I’m going to use this blog post for my wood species wish list for some recommended types especially useful for making scale furniture. I find that I source information on the internet and promptly forget it once I come across an opportunity to use it…)Anyone who knows a great source for any of these can feel free to chime in with a link or connection to any of these materials. I’m going to post them one by one as I source, use and then evaluate my scale experience with the...
Hi all, I’m Jyl.I’m obviously new here and appreciate anyone who decides it is worthy of your time to read.I am a lover of wood, building, being creative and all things small. I came back to creating with wood (and other materials) because of a health issue. I’ve found that many other hobby-workers have also had this experience so you might notice that I mention it here and there. I will certainly try to not come off as a whiner but please understand as you get to know ...
The last two nights and this morning’s work are covered here. I probably should have waited, but I wanted to shape the outside and see how it looked. I started by putting some marks to guide how much I sanded off on the high spots for the initial bevels. I then could sand (with a sanding block and 60 grit paper) until the high spots were evenly brought down. After that, I just kept going through the grits – up through 400. I could have stopped sooner since I still...
I worked late enough last night I didn’t get to updating the blog until this morning. There were a couple pictures still on the camera for the prior day’s work. I got the template done and located it on the lid. After a few passes with the router, I had a recess. The lid is only 5/16 thick to start with and the recess is 3/16 deep. I trimmed the ironwood to size and rounded the corners. Then I applied glue and clamped them up for the night. The last thing I...
A friend at my church made me an offer: ”I’ll give you some wood if you’ll build something with it for the youth auction at the church” He made the offer several weeks ago, but I didn’t get around to picking up the wood until last Sunday! That gives me just under 4 weeks to take the wood, figure out a project, build it and finish it. That should be plenty of time, but my projects typically take months or years ! After pondering my choices, I picked these...
While harvesting the Apple wood an opportunity presented itself to take down a rather sickly looking Pear tree. Now that its been dried in the kiln and run through the planer its turned out to be a rare treasure. Take a look at these lovely specimens and think about your next project! Send an email to firstname.lastname@example.org for a full ecatalogue of all 26 specimens of the Pear wood.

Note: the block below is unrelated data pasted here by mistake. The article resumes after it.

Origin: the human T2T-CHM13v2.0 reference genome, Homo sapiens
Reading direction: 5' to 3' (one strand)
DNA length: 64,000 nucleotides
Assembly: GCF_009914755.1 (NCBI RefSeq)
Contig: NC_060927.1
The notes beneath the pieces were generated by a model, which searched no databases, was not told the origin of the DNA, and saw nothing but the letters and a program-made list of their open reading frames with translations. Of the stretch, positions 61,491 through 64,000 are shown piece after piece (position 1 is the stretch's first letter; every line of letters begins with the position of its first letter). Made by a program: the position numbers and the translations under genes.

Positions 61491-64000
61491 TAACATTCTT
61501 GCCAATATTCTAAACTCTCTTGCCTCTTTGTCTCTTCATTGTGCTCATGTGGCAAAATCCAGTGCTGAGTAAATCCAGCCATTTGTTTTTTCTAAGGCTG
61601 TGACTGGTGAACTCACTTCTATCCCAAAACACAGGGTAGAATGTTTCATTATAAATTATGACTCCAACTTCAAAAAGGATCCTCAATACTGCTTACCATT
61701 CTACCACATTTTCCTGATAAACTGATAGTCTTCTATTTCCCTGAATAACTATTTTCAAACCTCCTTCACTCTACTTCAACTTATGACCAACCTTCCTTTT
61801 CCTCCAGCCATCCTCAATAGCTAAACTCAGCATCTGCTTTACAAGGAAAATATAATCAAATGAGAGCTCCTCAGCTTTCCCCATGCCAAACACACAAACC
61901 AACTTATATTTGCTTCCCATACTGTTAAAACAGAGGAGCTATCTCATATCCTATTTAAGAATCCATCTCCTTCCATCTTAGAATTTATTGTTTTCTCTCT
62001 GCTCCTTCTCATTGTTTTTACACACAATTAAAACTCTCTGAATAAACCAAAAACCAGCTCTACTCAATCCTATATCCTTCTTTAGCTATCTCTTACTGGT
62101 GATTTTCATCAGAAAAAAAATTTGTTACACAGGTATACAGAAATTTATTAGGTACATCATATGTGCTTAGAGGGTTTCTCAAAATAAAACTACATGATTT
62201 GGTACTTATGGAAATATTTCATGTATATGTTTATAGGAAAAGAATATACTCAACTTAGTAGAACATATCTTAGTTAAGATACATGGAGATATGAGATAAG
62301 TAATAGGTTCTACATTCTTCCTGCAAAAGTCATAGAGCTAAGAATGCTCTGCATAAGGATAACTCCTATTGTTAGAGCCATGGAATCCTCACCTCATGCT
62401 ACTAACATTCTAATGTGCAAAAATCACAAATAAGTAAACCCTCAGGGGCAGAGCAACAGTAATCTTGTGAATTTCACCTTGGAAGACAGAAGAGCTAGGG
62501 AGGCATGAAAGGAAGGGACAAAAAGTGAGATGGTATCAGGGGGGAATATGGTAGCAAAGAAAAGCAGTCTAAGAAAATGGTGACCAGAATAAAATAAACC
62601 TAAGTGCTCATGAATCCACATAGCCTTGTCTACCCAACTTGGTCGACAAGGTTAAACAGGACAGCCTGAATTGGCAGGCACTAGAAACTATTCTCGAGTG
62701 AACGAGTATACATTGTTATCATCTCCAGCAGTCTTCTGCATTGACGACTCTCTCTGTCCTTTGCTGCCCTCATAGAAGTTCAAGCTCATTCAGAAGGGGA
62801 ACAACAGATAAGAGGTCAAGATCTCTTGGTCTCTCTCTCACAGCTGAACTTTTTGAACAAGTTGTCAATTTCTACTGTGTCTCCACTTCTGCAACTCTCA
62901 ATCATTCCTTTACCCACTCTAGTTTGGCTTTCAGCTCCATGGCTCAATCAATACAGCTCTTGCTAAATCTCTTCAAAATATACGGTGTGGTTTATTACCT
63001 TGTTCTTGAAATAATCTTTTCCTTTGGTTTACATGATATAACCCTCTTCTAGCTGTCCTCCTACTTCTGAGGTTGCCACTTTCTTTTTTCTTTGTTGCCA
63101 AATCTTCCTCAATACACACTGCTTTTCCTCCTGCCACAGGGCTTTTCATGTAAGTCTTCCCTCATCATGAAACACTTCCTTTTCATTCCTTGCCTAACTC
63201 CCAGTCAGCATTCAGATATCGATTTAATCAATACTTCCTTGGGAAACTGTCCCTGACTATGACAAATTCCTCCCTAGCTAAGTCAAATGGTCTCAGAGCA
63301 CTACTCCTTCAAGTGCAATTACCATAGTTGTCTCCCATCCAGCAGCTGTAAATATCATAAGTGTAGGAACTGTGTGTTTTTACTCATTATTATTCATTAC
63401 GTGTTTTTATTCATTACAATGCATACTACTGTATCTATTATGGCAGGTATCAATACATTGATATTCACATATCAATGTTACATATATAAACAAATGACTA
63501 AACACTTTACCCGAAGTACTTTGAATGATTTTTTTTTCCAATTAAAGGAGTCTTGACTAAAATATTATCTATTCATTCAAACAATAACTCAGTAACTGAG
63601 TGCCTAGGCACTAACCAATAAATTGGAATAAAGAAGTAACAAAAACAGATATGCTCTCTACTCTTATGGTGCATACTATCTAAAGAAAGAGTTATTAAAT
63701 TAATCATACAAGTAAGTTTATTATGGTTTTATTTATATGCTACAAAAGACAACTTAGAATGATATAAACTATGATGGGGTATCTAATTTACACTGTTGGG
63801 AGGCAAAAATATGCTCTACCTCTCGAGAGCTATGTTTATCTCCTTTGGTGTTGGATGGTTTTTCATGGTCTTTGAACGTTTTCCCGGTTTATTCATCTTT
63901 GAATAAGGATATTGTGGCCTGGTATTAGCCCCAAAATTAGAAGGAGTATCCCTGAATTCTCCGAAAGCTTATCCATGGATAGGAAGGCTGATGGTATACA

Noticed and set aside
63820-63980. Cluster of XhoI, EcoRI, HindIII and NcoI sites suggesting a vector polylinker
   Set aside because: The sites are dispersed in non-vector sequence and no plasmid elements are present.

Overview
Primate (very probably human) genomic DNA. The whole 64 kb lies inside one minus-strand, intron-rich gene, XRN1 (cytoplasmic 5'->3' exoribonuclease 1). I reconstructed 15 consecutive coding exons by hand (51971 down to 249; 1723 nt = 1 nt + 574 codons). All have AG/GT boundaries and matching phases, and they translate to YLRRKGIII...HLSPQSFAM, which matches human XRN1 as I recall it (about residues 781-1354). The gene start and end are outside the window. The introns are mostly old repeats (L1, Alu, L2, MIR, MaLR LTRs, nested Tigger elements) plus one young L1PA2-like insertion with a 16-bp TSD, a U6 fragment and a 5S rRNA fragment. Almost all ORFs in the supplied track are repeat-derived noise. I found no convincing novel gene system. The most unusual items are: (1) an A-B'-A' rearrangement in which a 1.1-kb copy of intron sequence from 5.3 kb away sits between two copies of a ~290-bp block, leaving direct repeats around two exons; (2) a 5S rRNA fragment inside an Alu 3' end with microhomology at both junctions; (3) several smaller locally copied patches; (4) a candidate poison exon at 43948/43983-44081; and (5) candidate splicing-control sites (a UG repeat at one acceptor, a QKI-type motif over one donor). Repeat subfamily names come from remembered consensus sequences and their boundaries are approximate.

Hi everyone! My name is Will and I live in the upstate of SC and among other thinks I’m an amateur woodworker and aspiring lumber-miller. This is my first post on Lumberjocks but I’ve been following some folks’ projects and the forums for a year or so. About a month ago I took down four VERY large Bradford Pear Trees for my grandfather. It was quite a big job because, like many other ornamental species, Bradford Pear’s have very full crowns and therefore many, man...
I got the burning completed this morning. Lots of little scales! They are easy to do, but it is important that they be going the right direction and I change sizes in different areas to indicate more flexibility or bends. I sprayed it with water to judge how it will look with a finish.. pear really is an attractive wood! I won’t be able to work on it for several days, so I should have plenty of time to decide whether to paint it or not. My original plan was to paint, primarily becau...
I was given a small piece of thirty year old African Pear Wood. That was the start of my problems.Sorry bout photo quality pictures from mobile phone. I glued it to a sacrificial piece of scrap wood and started to turn. I stopped the lathe and sharpened the chisels. this stuff is hard as hell. A Sorby parting tool blunted in 4 minutes. Sharpened again and kept going. The eventual result is the incense burner shown. It is 2 1/2 inches wide and 2 3/4 inches high, and was sand...
I found figuring out how to make these ornaments quite a fun challenge. (I already posted this video in my projects, but apparently that does not get it onto the LumberJocks Video Page) http://lumberjocks.com/projects/57125#comment-1116565
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